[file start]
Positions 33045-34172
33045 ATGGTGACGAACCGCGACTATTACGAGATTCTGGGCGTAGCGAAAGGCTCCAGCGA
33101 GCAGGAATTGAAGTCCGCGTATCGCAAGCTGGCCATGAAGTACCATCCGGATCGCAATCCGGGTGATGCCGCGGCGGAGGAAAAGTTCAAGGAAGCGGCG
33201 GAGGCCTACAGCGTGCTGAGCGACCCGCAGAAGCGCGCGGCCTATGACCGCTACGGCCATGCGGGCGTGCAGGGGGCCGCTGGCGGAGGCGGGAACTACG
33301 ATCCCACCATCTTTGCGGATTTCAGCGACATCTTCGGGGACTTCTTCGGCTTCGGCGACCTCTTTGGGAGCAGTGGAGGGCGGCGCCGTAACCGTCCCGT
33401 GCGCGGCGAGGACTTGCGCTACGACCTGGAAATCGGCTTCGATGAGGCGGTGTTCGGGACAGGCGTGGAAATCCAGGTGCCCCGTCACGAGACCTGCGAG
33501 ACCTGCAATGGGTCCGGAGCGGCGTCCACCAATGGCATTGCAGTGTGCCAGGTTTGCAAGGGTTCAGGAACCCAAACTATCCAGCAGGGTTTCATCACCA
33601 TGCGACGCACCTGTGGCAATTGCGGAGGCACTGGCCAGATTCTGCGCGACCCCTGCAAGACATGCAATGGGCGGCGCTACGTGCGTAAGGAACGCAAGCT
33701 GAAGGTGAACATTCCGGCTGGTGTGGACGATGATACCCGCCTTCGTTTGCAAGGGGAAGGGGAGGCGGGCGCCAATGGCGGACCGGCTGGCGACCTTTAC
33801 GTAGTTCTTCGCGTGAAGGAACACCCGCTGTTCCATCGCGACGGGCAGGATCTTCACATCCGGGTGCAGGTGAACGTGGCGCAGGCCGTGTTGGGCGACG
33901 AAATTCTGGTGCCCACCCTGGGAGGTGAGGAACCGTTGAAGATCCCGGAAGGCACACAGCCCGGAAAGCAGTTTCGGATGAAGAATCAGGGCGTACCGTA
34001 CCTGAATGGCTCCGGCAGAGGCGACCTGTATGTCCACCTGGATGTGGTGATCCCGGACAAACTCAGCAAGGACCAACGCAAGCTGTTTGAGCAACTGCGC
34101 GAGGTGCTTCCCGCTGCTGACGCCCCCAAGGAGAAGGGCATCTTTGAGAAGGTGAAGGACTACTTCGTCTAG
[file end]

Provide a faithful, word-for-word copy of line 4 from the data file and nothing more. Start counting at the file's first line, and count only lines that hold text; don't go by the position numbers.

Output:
33201 GAGGCCTACAGCGTGCTGAGCGACCCGCAGAAGCGCGCGGCCTATGACCGCTACGGCCATGCGGGCGTGCAGGGGGCCGCTGGCGGAGGCGGGAACTACG